Urban Planning Student Activities

Fieldtrip to Omega Center

Graduate students from the Urban Planning and Sustainability Management programs visited the Omega Institute's Center for Sustainable Living (OCSL) on November 12, 2011 in Rhinebeck, NY. They were taken on a tour of the facility, which was the first building to receive the designation of "living building" in America, a credential that surpasses LEED Platinum.

This facility collects and cleans the waste water of the 195-acre campus of Omega Institute using plantlife, bacteria and aerated lagoons. Heating and cooling for the building is provided by geothermal energy and photovoltaic energy from an impressive wall of solar panels.

Every bit of the building is made of salvaged, natural, and toxin-free materials. Some of the wood in the structure of the building was even salvaged from the platform on which President Obama gave his inaugural speech!

Omega Institute's Center for Sustainable Living (OSCL)

Student Bike Ride

The New York Metropolitan Transportation Council's (NYMTC) Greenway Link Study is examining short term (1-5 year) and long term (5-10 year) solutions to connecting the greenway that runs up the west side of Manhattan with the existing greenway (the Old Croton Aqueduct Trail) in Yonkers.

The Columbia Planning Student Organization (PSO) tour, lead by Karyn Williams of Velo-City, and guided by Maria Garcia, who is an involved volunteer with Velo-City, but also manages the Greenway Link Study at NYMTC, convened at the 242nd Street/Van Cortland Park (1) Train station and headed north on Riverdale Avenue, the "existing interim link".
Our first stop was at the Metro North Ludlow Station, where we got our first taste of the opportunities and challenges presented by the study. Although the waterfront would be physically accessible via an access road just beyond the station, security issues would prevent the path from passing by the sewage treatment plant on the waterfront just south of the station. Our second stop, at the gateway to the Riverdale Yacht Club, we got another tantalizing view of the waterfront and even a short segment of an existing pedestrian path on the water's edge. Access here is, however blocked by the Yacht Club's private land ownership. From here, we took the Riverdale Park Path--an exhilarating, although slightly bumpy ride for those of us with thick enough tires!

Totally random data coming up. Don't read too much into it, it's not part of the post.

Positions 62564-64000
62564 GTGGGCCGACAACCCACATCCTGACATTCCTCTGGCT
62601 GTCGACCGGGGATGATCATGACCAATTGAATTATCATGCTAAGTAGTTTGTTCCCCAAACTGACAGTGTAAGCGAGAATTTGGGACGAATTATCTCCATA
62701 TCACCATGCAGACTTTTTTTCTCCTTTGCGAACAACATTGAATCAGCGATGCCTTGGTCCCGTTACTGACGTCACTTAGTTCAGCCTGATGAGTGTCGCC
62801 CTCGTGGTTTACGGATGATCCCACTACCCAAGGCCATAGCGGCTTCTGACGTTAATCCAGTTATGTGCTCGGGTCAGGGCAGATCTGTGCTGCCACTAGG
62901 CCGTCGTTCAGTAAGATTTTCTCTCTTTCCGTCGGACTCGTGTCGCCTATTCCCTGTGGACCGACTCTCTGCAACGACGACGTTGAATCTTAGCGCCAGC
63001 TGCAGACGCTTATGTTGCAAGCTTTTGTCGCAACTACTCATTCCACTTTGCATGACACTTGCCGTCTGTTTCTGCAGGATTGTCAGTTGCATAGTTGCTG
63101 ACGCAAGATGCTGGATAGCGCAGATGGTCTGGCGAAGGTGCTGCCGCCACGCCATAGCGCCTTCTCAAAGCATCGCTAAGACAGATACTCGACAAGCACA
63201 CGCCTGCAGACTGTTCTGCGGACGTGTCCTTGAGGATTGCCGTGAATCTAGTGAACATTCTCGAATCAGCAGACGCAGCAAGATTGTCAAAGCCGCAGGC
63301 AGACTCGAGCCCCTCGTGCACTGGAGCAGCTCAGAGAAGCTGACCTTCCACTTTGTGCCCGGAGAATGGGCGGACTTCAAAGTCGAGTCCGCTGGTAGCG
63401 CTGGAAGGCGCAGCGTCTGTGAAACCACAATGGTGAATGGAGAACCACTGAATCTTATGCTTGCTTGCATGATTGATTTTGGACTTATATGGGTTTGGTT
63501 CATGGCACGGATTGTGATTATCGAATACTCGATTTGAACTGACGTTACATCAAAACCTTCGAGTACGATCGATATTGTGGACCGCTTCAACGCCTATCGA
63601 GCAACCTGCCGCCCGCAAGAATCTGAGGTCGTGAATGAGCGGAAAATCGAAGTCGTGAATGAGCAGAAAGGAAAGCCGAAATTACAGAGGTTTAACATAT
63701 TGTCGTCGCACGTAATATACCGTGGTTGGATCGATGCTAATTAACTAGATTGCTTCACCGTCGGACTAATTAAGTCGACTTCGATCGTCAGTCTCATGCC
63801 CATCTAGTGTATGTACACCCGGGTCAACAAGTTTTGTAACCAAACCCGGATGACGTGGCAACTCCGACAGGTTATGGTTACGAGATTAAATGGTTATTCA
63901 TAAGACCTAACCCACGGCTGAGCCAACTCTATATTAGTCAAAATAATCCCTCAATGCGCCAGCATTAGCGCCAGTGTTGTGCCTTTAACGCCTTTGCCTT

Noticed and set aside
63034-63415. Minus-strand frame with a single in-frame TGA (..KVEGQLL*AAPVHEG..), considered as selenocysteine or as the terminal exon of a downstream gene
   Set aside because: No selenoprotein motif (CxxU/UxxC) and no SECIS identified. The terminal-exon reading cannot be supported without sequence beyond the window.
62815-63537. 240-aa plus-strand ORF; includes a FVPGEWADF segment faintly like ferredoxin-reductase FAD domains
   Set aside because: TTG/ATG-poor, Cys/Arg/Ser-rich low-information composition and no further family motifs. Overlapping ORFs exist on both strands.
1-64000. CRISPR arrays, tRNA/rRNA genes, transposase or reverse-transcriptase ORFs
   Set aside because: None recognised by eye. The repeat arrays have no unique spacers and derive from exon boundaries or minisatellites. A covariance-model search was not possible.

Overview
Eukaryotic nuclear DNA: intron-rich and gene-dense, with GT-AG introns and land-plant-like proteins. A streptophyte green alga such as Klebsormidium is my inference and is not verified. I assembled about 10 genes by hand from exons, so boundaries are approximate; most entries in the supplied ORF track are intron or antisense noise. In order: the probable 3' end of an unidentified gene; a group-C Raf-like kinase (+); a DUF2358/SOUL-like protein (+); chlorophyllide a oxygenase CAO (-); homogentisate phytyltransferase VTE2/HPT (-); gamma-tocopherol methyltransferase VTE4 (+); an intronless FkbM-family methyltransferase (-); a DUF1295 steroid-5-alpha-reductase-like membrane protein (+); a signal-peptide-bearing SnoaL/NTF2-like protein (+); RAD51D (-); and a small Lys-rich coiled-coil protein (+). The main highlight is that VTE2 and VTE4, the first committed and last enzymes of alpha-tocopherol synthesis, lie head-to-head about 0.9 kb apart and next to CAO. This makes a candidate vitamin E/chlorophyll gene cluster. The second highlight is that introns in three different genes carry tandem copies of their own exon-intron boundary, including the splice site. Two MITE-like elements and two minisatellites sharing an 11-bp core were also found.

Although the "preferred link" along the waterfront could take as much as 20 years to complete, Sunday's participants can tell you that there are bikable solutions closer on the horizon with a little paint and better signage. A few brave souls even ventured past the tour's endpoint, determined to find the "missing link" to the Manhattan greenway, and indeed we did!

PARK(ing) Day

On September 16, the Planning Student Organization occupied a PARK(ing) spot on Broadway and 114th Street for the second year in a row. PARK(ing) Day is an annual, worldwide event that invites citizens everywhere to transform metered parking spots into temporary parks for the public good.

This year students decorated their space to thematically focus on urban agriculture. The space was featured inĀ Streetsblog.

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